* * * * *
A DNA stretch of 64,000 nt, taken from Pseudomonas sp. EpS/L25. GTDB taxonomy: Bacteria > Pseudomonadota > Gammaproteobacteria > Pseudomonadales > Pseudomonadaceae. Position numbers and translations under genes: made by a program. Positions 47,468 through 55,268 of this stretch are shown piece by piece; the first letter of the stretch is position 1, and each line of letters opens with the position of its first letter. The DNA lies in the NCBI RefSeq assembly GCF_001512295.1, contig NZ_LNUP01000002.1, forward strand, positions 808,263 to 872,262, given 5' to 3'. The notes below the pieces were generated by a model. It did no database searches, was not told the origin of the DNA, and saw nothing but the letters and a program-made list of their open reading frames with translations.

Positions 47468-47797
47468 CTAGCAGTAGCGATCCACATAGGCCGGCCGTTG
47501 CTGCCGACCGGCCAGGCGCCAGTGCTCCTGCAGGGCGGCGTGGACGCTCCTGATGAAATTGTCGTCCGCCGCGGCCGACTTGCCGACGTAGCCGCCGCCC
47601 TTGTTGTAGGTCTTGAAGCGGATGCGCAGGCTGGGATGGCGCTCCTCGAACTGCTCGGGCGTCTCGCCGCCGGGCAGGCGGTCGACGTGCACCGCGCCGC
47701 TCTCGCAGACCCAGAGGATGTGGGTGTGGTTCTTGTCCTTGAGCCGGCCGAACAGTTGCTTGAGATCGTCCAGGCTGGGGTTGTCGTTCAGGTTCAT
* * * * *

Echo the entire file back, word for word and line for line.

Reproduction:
A DNA stretch of 64,000 nt, taken from Pseudomonas sp. EpS/L25. GTDB taxonomy: Bacteria > Pseudomonadota > Gammaproteobacteria > Pseudomonadales > Pseudomonadaceae. Position numbers and translations under genes: made by a program. Positions 47,468 through 55,268 of this stretch are shown piece by piece; the first letter of the stretch is position 1, and each line of letters opens with the position of its first letter. The DNA lies in the NCBI RefSeq assembly GCF_001512295.1, contig NZ_LNUP01000002.1, forward strand, positions 808,263 to 872,262, given 5' to 3'. The notes below the pieces were generated by a model. It did no database searches, was not told the origin of the DNA, and saw nothing but the letters and a program-made list of their open reading frames with translations.

Positions 47468-47797
47468 CTAGCAGTAGCGATCCACATAGGCCGGCCGTTG
47501 CTGCCGACCGGCCAGGCGCCAGTGCTCCTGCAGGGCGGCGTGGACGCTCCTGATGAAATTGTCGTCCGCCGCGGCCGACTTGCCGACGTAGCCGCCGCCC
47601 TTGTTGTAGGTCTTGAAGCGGATGCGCAGGCTGGGATGGCGCTCCTCGAACTGCTCGGGCGTCTCGCCGCCGGGCAGGCGGTCGACGTGCACCGCGCCGC
47701 TCTCGCAGACCCAGAGGATGTGGGTGTGGTTCTTGTCCTTGAGCCGGCCGAACAGTTGCTTGAGATCGTCCAGGCTGGGGTTGTCGTTCAGGTTCAT